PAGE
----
AC Ciulla was 19 and had just moved to NYC when he scored his first commercial gig, a J.C. Penney spot, after back-flipping off the casting director’s table at the audition. “Doing the flip was a huge risk, but I knew I had their attention,” the gymnast-turned- dancer says. “I had been a competitive gymnast all my life, so I thought my acro skills would make me special—and they did!”
Today, many dancemakers are finding new ways to infuse acrobatics into their choreography. It’s popping up in almost every genre—even ballet! Rasta Thomas’ ROCK the Ballet, starring the Bad Boys of Dance, mixes classical ballet with jaw-dropping tumbling to create an unforgettable performance.
Acro know-how won’t make up for poor dance technique, but with the right training, it can make you stand out. “Not having a tumbling skill won’t necessarily hold you back, but when you’re at the final callback of an audition and you’re up against dancers who are equal to you, a little acro can be the wow factor that gets you the gig,” Ciulla says. Read on to discover how tumbling can improve your dancing and what steps you should take to learn these tricks safely.
Why Add Acro?
Now an Emmy Award–winning choreographer, teacher and judge for New York City Dance Alliance, Ciulla has a theory as to why tumbling is so popular today. He credits television shows like “So You Think You Can Dance” and “America’s Best Dance Crew” with getting audiences accustomed to watching high-energy, athletic performances. “The dancers on these shows have incredible tumbling and acrobatic skills, so people expect it now,” he says. Ade Obayomi, Mollee Gray and Legacy Perez from Seasons 5 and 6 of “SYTYCD” set the standard for acro, using their tumbling skills to secure spots in the Top 10.
“Acro definitely gave me a leg up on ‘SYTYCD,’ because even though America may not always appreciate good technique, they love seeing twists, flips and spins,” says Neil Haskell, Season 3’s third-place winner. Yet acro served Neil well even before he auditioned for “SYTYCD”—it landed him a spot in Twyla Tharp’s musical The Times They Are A-Changin' in 2006. He says that without his acro skills, he never would have gotten the job. “My acro background was essential to picking up the style and choreography. I was constantly doing dive roles and back flips with full twists amidst all of the dancing.” Haskell says that he uses tumbling at about 50 percent of his auditions and feels that everyone could benefit from adding acro to their repertoire. “I’ve seen people win and lose jobs because of acro, so it’s a great tool to have. Use your acro skills to get their attention, and then use your technique to keep it.”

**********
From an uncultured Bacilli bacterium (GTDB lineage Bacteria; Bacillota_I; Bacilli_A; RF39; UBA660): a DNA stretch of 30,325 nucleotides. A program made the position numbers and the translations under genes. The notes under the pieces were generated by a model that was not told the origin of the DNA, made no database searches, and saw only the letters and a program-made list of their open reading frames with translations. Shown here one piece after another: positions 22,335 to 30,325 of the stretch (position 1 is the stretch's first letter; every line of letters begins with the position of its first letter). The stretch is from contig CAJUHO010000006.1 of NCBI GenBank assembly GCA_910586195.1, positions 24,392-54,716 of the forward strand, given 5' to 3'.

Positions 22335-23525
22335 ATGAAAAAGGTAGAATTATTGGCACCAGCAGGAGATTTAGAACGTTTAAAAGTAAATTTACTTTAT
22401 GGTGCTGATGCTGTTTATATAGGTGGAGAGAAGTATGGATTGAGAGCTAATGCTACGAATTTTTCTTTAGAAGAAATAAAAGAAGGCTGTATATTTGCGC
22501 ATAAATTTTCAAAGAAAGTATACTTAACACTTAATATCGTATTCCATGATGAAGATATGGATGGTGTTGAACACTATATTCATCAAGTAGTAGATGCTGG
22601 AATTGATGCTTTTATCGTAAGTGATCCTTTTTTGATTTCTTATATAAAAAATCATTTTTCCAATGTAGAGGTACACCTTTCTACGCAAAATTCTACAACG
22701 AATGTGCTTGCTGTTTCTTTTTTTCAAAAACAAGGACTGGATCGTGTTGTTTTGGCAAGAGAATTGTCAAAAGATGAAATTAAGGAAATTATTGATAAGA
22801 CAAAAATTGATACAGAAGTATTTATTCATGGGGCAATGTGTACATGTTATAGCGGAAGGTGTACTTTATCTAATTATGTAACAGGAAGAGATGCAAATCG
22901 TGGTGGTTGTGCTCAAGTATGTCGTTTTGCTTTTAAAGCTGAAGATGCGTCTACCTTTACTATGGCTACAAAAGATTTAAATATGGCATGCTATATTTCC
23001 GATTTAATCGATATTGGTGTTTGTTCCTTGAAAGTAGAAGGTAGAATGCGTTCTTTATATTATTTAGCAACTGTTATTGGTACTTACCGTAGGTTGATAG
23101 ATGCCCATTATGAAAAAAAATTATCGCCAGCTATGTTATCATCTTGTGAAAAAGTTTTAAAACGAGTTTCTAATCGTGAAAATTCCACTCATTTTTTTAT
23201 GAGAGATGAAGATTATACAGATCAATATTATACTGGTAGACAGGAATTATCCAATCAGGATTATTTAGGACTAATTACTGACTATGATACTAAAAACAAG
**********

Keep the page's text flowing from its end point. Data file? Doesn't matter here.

Speaking of technique, some say acro can actually improve your dancing. Fourteen-year-old Makenzie Mofford, a senior company member at The Dance Club in Orem, UT, says her leaps, jumps and other dance skills improved after she added acro to her schedule seven years ago. “I went to a local gymnastics facility because I had always wanted to take tumbling, and I found that I was really good at it,” says Makenzie, who has now been dancing for 11 years. “Acro helped me strengthen my legs and control my center, so my leaps and jumps are much better and higher than before.” Her work is paying off: Makenzie recently won first place overall for her contemporary solo at a NUVO Dance Competition in Dallas, TX. “My solo stands out because of the aerials and big acrobatic floor section that has moves most people haven’t seen before,” Makenzie says. “It requires a lot of flexibility and strength that I wouldn’t have without my acro background.”
Acro training forces you to use your body in a broader range of motion than your regular dance training does, so your flexibility will increase. Your balance and agility will also improve as you engage your core and strengthen your muscles through the acro exercises.
Amp Up Your Acro Know-How
If you’ve never even attempted a roundoff, becoming an acro expert may seem out of reach. But with the right training, you can add a few simple tricks to your repertoire while also improving your basic dance skills. Check with your studio to see if they plan to offer any acro classes. Amy Giordano, director of the Giordano Dance School in Evanston, IL, offers a dance tumbling class that helps students perfect gymnastics staples like cartwheels, roundoffs, somersaults and back bends. She says these classes are useful for dancers because they help “enhance flexibility, balance and agility.”
Not sure what to look for when searching for an acro class? Don’t be afraid to ask a potential instructor about her qualifications. (Where did she train? How long has she been teaching? Is the facility adequate?) Stacy Finnerty, vice president of gymnastics-equipment maker Tumbl Trak, suggests checking to see if the studio or gym has enough space to ensure that you will feel comfortable running before a trick (at least 30 feet). Finnerty says the mats should be at least two inches thick when placed over a wood floor, and at least 1 3/8 inches thick if placed over a carpet.
The Essential Trick
So what’s the move every dancer should know? All of our experts agree that if you’re going to learn just one trick, an aerial (a cartwheel with no hands) is the best because it’s so versatile. “Aerials can be flashy in a jazz routine, or beautiful in a lyrical number,” says Brenda Searle, head dance team coach at Hillcrest High School in Midvale, UT.